The High Level Meeting in Dar es Salaam hatched an idea of a global action against mass atrocity (MA). This idea found support in the Accra meeting and many other R2P and PG forums and it has given birth to the much awaited first meeting of the Global Action Against Mass Atrocity Crimes (GAAMAC) to be held in Costa Rica.

I am very proud to be associated with this groundbreaking initiative which I am sure will usher in a new era of prevention of MA with many more countries, institutions and individuals taking part.

What actions and policies do you feel are most effective in the long-term prevention of atrocity?

Any action or policy that makes a State execute its responsibility under Pillar I of R2P – like establishing national mechanisms towards the prevention of mass atrocities and allocate requisite resources to make it functional, or create deliberate academic policies to include prevention of MA in lower and higher levels of education – will go a long way in changing the negative attitudes and unwanted behaviors that develop into warning signs of MAs.

What does a day or week in your life’s work look like?

A weekday starts with me in the office by 07:30 AM. My work as an Assistant Director of Legal Aid keeps me busy handling public complaints, liaising with the legal Aid Secretariat, attending management meetings, representing the Minister or Permanent Secretary in various meetings, plus writing reports and legal opinions. As a Human Rights Focal Point in the Ministry, I handle human rights-related issues that come before the Permanent Secretary, particularly those falling under the National Human Rights Action Plan, wherein I am a member of the national coordination committee. I am also a Focal Point on children issues and have been working on a Child Justice Strategy. I am happy to inform you that on the 10th of December, 2013, the National Human Rights Action Plan and the Five Year Child Justice Strategy were launched by the Vice President bringing to an end three years of preparatory work! My role now is to oversee and coordinate the implementation of both initiatives.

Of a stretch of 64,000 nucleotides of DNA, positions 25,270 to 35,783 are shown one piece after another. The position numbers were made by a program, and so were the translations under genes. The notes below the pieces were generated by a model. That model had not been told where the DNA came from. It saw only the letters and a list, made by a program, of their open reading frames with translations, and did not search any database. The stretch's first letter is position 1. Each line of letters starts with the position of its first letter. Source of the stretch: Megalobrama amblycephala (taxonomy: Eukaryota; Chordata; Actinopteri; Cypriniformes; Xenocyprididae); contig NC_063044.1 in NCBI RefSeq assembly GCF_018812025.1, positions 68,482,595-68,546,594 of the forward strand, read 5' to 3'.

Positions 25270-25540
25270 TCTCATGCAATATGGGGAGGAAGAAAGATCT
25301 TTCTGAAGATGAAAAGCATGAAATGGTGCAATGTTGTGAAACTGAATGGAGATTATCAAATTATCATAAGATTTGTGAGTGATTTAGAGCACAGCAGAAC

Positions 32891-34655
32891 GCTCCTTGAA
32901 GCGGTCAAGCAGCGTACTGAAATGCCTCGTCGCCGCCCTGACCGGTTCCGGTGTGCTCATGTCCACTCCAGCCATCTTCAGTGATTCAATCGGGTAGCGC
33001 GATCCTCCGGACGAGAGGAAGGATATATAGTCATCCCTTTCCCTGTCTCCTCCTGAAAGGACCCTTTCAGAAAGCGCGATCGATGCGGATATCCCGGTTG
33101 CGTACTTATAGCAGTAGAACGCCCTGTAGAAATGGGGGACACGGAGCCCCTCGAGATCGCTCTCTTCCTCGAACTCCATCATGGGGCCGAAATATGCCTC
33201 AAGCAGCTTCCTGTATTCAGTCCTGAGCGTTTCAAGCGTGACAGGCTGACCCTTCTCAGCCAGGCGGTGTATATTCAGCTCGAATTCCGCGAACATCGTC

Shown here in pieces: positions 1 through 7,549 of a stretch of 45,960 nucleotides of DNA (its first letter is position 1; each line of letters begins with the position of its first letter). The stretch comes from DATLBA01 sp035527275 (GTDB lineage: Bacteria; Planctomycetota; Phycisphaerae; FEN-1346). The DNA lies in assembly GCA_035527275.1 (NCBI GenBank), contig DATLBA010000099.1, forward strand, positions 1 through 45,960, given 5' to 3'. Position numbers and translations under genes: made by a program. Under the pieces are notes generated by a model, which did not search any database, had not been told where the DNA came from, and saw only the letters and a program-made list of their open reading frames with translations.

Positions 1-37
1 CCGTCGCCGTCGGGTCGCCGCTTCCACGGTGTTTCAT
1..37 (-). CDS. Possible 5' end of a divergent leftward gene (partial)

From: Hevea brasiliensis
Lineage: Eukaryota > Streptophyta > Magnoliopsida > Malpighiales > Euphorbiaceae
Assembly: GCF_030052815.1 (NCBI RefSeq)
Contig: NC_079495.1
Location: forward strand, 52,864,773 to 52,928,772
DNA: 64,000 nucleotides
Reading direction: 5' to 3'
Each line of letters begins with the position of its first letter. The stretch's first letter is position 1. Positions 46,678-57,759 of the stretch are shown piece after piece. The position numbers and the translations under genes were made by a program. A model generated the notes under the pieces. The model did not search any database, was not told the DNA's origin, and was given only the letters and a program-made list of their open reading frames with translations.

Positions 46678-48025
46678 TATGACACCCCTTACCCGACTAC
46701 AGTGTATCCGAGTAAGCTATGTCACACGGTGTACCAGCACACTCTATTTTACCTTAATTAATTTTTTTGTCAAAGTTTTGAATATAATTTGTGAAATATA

How has your work impacted a specific individual or group of people?

In all the regions where we have conducted Peace Forums, the participants who are religious leaders have been so sensitized that they formed their own peace platforms. Even in areas where it was least expected to have religious leaders of different religions and denominations sit together and agree on anything, we have witnessed a very positive change that brought all of them together in strategizing on preventive measures.

For a government official who may be just entering the field, what advice do you have to give towards impactful and effective work in genocide prevention?

First, personal and government commitment; second, research; and most importantly, find a way to relate with the people and engage in more people-oriented educative methods. The people need to fully understand the implications of genocide and its prevention.